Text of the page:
a decade ago, the Office of Health and Environmental Research (OHER) of
the U.S. Department of Energy (DOE) struck a bold course in launching its
Human Genome Initiative, convinced that its mission would be well served
by a comprehensive picture of the human genome. Organizers recognized that
the information the project would generate—both
technological and genetic—would
contribute not only to a new understanding of human biology and the effects
of energy technologies but also to a host of practical applications in
the biotechnology industry and in the arenas of agriculture and environmental
Today, the project's value appears beyond doubt as worldwide participation contributes toward the goals of determining the human genome's complete sequence by 2005 and elucidating the genome structure of several model organisms as well. This report summarizes the content and progress of the DOE Human Genome Program (HGP). Descriptive research summaries, along with information on program history, goals, management, and current research highlights, provide a comprehensive view of the DOE program.
Last year marked an early transition to the third and final phase of the U.S. Human Genome Project as pilot programs to refine large-scale sequencing strategies and resources were funded by DOE and the National Institutes of Health, the two sponsoring U.S. agencies. The human genome centers at Lawrence Berkeley National Laboratory, Lawrence Livermore National Laboratory, and Los Alamos National Laboratory had been serving as the core of DOE multidisciplinary HGP research, which requires extensive contributions from biologists, engineers, chemists, computer scientists, and mathematicians. These team efforts were complemented by those at other DOE-supported laboratories and about 60 universities, research organizations, companies, and foreign institutions. Now, to focus DOE's considerable resources on meeting the challenges of large-scale sequencing, the sequencing efforts of the three genome centers have been integrated into the Joint Genome Institute. The institute will continue to bring together research from other DOE-supported laboratories. Work in other critical areas continues to develop the resources and technologies needed for production sequencing; computational approaches to data management and interpretation (called informatics); and an exploration of the important ethical, legal, and social issues arising from use of the generated data, particularly regarding the privacy and confidentiality of genetic information.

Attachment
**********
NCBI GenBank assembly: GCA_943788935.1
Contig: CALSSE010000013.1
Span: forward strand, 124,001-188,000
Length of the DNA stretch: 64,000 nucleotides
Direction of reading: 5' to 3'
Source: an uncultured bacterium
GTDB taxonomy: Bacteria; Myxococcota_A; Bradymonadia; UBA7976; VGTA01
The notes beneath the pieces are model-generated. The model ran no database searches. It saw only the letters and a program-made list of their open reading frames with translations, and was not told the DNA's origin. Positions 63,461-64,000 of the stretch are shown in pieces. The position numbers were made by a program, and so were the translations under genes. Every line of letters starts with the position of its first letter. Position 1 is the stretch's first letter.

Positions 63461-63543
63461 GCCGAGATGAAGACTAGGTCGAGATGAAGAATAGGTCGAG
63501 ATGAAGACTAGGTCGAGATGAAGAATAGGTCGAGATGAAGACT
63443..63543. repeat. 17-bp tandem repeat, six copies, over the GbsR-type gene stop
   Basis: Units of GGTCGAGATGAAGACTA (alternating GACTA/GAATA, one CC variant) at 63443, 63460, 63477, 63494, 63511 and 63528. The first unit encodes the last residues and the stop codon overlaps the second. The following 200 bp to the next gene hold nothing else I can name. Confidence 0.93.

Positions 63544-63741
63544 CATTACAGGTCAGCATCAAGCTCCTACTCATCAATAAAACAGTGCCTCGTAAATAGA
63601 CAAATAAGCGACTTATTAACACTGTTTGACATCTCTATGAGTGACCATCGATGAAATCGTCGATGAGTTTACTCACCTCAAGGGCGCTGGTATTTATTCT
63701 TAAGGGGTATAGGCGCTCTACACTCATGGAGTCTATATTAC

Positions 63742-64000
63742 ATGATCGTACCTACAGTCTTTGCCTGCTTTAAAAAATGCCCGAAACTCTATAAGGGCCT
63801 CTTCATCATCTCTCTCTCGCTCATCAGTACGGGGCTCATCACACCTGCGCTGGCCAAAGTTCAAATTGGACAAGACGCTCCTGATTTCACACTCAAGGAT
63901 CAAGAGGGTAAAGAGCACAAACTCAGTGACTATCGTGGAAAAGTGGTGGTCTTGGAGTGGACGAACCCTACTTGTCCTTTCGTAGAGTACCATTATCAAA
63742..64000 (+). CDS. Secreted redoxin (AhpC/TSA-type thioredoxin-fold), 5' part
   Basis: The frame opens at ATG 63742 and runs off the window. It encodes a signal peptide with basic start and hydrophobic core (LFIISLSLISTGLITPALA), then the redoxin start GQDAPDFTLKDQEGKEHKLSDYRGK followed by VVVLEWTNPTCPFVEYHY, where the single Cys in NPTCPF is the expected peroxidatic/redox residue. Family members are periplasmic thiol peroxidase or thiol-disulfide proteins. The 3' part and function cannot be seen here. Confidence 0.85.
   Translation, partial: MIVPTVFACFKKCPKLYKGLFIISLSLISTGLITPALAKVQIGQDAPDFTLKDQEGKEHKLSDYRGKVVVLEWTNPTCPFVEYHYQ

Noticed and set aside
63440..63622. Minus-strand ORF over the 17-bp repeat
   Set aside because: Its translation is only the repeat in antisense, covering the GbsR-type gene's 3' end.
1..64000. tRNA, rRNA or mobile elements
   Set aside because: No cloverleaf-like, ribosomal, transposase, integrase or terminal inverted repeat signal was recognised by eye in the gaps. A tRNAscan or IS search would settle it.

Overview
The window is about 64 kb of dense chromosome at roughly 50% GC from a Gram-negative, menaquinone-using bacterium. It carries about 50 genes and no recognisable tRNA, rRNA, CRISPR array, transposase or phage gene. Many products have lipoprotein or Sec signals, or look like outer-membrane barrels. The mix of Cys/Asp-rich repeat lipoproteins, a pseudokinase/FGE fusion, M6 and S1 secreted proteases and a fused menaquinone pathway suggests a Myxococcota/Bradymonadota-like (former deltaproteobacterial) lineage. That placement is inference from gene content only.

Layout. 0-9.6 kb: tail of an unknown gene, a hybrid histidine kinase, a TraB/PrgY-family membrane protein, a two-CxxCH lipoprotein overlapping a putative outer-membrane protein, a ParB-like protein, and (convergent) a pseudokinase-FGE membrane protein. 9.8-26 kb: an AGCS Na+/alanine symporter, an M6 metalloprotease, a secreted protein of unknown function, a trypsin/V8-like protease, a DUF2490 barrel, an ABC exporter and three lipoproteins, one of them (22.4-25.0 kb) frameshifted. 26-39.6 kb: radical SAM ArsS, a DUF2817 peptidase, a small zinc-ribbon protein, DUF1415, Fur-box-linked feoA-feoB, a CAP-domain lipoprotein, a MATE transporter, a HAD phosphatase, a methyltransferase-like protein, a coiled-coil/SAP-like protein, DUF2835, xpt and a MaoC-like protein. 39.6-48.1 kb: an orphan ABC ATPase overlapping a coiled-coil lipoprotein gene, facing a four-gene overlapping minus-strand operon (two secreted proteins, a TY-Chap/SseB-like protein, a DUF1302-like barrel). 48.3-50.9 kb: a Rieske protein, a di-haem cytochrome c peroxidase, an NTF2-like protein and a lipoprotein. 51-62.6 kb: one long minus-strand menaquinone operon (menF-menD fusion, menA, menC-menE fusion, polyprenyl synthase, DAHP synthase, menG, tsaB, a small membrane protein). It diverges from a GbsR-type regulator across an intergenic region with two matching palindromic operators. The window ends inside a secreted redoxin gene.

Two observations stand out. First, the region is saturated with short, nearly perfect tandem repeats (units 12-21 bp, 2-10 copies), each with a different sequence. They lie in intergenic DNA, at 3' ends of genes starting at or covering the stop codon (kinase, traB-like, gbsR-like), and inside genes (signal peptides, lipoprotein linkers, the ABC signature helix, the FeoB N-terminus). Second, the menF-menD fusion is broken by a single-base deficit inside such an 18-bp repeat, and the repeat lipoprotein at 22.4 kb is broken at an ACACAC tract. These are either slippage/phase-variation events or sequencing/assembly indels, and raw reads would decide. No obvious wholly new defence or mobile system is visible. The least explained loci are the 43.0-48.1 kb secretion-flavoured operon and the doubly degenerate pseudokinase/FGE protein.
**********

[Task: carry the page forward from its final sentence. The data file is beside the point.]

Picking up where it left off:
Insights, technologies, and infrastructure emerging from the Human Genome Project are catalyzing a biological revolution. Health-related biotechnology is already a success storyand is still far from reaching its potential. Other applications are likely to beget similar successes in coming decades; among these are several of great importance to DOE.
We can look to improvements in waste control and an exciting era of environmental bioremediation, we will see new approaches to improving energy efficiency, and we can hope for dramatic strides toward meeting the fuel demands of the future.
In 1997 OHER, renamed the Office of Biological and Environmental Research (OBER), is celebrating 50 years of conducting research to exploit the boundless promise of energy technologies while exploring their consequences to the public's health and the environment. The DOE Human Genome Program and a related spin-off project, the Microbial Genome Program, are major components of the Biological and Environmental Research Program of OBER.
DOE OBER is proud of its contributions to the Human Genome Project and welcomes general or scientific inquiries concerning its genome programs. Announcements soliciting research applications appear in Federal Register, Science, Human Genome News, and other publications. The deadline for formal applications is generally midsummer for awards to be made the next year, and submission of preproposals in areas of potential interest is strongly encouraged. Further information may be obtained by contacting the program office or visiting the DOE home page (301/903-6488, Fax: -8521, email@example.com ).